A higher education software company recently sponsored a dinner for college presidents where each invitation included a $300 cash card.

The company, Jenzabar, distributed $300 American Express cash cards with each user’s name left blank.

Jenzabar invited 45 college presidents to the Jan. 5 meeting. Each president heads a college with software needs currently fulfilled by Jenzabar. The dinner occurred during an annual Council of Independent Colleges conference for private college presidents.

Roughly half of the council’s 530 members use Jenzabar products, each client college having an annual contract worth tens of thousands of dollars.

The cards were not signed over to the user so that each recipient could choose to keep the money himself or pass it along to his school.

Some critics say such an act is not only uncommon for companies but unethical for college presidents to accept gifts of that magnitude.

Giving away laptop computers was the company’s original consideration, but it opted for cash cards to let presidents use the money how they desired and not necessarily for their institutions. Of the 45 presidents attending the dinner, none declined the cards and only two were hesitant about taking the money.

Dr. Bill Crouch, president of Georgetown College, was one of the two.

“Some call them incentives,” he said. “I don’t call it an incentive when you are a long- time customer. To me, that is a gift. If you are being courted to become a new customer, it is different.”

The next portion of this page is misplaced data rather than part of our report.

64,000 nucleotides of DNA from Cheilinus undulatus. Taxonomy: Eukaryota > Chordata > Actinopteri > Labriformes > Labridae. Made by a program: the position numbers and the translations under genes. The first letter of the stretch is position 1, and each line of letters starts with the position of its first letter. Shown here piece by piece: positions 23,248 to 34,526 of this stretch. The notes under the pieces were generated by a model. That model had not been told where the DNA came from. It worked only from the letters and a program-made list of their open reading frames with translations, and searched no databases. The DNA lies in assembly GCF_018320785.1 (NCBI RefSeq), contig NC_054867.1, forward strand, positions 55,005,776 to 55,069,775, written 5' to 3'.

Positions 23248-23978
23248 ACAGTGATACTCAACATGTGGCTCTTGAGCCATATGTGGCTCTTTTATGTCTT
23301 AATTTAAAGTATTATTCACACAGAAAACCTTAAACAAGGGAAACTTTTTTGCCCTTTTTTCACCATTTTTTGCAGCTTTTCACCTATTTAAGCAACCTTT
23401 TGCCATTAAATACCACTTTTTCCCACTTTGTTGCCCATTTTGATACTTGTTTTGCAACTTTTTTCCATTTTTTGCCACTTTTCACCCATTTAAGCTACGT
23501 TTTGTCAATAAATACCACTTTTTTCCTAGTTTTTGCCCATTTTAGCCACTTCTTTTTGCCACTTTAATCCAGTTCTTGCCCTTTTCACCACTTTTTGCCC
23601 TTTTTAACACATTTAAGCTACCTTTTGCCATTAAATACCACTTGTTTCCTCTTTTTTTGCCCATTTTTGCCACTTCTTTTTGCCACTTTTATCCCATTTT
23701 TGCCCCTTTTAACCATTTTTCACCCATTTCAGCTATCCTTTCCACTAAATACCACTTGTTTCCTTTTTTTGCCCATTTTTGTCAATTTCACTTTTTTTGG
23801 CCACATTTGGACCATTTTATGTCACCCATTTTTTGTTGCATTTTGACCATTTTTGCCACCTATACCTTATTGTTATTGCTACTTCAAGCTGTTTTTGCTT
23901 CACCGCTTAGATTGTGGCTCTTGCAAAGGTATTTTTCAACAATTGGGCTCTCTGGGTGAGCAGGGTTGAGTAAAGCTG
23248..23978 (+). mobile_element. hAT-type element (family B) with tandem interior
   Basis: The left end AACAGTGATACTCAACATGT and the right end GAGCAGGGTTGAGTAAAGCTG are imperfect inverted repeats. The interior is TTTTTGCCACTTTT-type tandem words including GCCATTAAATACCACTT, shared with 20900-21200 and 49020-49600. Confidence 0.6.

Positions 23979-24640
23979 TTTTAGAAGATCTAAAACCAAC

Georgetown has been a 25-year customer with Jenzabar and, according to Crouch, this has been their only “gift” to the college so far. Many companies invest in the colleges with which they do business, he said.

However, Cliff Conrad, a UW professor of higher education, said university presidents should be mindful that taking any funds threatens their ability to do their job apart from the bias of the donating company.

“University presidents are highly visible; these kinds of things send a signal,” Conrad said.

Though Crouch hesitated before taking the money and did, in fact, use it at his institution, Conrad said hesitating just does not do it.

“I imagine [policy] is different at different institutions,” he said. “To me it is a common sense situation. If you feel you are being bought by a gift to your institution, then you should avoid it.”

The company is known to sponsor annual Cape Cod golf tournaments for college presidents and, according to Conrad, such an action is sadly becoming a common component of regular marketing strategy.

“At a time when higher education is being bombarded by intoxicating entrepreneurs, we need to be exceptionally careful,” he said. “Presidents, above all people, ought to model ethical behavior.”

Jenzabar refused to comment on the issue.